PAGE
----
Sunday, September 6, 2009

Mearcstapa CFP

I'm re-sending this CFP, as the deadline for submissions is fast
approaching. Please circulate widely and feel free to email me with any

*Call for Papers: *

*45th International Congress on Medieval Studies*

*May 13–16, 2010***

*Western Michigan University/ Kalamazoo*

*MEARCSTAPA (Monsters: The Experimental Association for the Research of
Cryptozoology through Scholarly Theory and Practical Application) *is
sponsoring two sessions at the 45th International Congress on Medieval
Studies (May 13–16, 2010). The call for papers and the contact details for
each session are below. All abstracts will also be made available for
viewing on the MEARCSTAPA blog (

*1. The Monstrous, the Marvelous, and the Miraculous*

Much critical attention is currently being directed at the monstrous in the
Middle Ages, but the category is, by its very nature, difficult to define.
bleeds at the edges into other fundamental categories, most notably the
marvelous and the miraculous. On one end of this spectrum, we find
horrifying, homophagic nightmares and, on the other, direct evidence for the
power and mercy of God.

While these two extremes seem, at a glance, to have little in common, they
both were marvelous, deserving and inspiring our wonder on account of lying
outside of the realm of the everyday. Both were therefore viewed as signs of
God's divinity and divine plan for the universe. In this session, we will
interrogate the blurred boundaries between these richly ambiguous
epistemological categories, not striving to artificially sharpen their
boundaries but rather, seeking greater nuance in our understandings of all

Please send abstracts of 300 words, along with a completed Participant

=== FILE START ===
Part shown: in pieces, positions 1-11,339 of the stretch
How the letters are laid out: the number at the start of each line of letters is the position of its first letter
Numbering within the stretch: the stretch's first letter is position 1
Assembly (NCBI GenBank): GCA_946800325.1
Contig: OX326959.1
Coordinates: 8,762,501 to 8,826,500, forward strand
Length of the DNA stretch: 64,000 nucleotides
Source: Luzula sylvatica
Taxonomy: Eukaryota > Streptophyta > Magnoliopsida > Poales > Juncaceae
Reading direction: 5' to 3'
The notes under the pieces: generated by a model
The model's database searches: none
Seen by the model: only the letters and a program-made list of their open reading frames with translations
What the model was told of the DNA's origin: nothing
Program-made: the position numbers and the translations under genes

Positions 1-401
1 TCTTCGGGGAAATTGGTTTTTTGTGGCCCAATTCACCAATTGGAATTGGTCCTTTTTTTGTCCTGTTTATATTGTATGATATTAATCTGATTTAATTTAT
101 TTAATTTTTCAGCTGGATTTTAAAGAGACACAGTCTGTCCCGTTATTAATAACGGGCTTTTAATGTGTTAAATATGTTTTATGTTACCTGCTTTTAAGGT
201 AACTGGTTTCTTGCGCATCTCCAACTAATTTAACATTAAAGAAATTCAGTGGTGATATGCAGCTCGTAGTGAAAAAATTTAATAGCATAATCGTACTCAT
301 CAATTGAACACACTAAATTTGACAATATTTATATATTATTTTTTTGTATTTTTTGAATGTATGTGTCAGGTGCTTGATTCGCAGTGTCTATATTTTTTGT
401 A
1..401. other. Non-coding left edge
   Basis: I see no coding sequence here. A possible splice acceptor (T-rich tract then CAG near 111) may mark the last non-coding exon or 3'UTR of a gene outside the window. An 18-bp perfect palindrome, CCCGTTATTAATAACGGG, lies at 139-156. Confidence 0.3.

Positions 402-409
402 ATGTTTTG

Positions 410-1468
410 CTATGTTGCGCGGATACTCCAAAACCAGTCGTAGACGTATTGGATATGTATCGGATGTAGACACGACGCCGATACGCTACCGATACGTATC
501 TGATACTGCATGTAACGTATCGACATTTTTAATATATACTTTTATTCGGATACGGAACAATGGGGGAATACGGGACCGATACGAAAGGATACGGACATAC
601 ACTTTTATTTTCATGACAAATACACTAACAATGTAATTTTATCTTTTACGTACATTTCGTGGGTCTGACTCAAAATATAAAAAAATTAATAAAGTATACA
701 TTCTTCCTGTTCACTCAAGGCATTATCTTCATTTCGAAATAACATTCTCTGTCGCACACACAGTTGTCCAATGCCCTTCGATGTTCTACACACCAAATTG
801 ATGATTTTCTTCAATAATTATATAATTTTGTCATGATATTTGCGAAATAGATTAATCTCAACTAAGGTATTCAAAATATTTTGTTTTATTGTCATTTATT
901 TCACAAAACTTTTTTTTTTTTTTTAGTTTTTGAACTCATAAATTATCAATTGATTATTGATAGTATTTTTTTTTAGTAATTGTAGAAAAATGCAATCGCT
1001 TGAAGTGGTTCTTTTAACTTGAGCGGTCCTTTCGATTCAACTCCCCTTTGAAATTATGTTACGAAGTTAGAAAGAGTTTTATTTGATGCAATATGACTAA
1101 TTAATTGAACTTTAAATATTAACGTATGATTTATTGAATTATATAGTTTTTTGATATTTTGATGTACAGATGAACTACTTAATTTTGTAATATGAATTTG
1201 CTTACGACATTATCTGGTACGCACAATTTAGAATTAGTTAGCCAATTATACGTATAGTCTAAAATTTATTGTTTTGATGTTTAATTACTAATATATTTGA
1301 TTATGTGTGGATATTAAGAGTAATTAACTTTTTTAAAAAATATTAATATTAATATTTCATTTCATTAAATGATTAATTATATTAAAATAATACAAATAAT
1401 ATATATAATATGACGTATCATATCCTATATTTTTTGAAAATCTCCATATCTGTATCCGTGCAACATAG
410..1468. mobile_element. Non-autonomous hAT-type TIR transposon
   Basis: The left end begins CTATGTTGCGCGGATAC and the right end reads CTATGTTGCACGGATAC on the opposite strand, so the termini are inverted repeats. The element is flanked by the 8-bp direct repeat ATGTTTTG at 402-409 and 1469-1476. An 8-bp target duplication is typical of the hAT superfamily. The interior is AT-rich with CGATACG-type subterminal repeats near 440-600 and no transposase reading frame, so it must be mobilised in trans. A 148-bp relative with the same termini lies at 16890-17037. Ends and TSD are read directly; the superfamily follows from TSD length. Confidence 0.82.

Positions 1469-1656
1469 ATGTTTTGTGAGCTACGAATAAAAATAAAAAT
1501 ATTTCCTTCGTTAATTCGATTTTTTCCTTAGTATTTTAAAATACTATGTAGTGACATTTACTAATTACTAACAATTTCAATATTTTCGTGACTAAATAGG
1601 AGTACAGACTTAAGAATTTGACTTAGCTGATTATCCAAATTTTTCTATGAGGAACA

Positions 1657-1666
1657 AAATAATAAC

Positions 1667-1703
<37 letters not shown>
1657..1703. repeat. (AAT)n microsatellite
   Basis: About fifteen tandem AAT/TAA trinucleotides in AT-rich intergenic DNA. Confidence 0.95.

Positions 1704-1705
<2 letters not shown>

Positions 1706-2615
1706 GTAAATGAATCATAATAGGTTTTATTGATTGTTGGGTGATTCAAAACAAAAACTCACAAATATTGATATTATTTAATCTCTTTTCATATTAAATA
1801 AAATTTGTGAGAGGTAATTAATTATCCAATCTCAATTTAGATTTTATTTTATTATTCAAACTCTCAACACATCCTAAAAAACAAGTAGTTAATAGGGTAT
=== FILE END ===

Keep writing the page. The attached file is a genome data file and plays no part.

Information Form (, to
Melissa Ridley-Elmes at by 1 September 2009.

*2. Unexpected Monsters: Close Encounters of the Other Kind *

Typically, in medieval imagination, monsters appear in liminal spaces, in
spaces outside of the civilized realm of the court. In literature they might
appear in the forests and deserts, or in the mountain ranges, while on
medieval maps they might appear in peripheral spaces, in the uncharted
regions on the edges of the world. In such instances, they often represent
all that is other, different, dangerous... the unknown. But what happens
when the monster is local? Internal? This panel proposes to explore
instances of unexpected monstrosity or otherness within within medieval
imaginings—instances of difference that occur at the level of the local and
familiar, or within the self. Papers are invited that explore such
interpretations of monstrosity within literature, art, and architecture (or
in medieval culture at large).

Please send abstracts of 300 words, along with a completed Participant
Information Form (, to
Renée Ward at by 1 September 2009.

1 comment:

dissertation writing said...

I have been visiting various blogs for my dissertation research. I have found your blog to be quite useful. Keep updating your blog with valuable information... Regards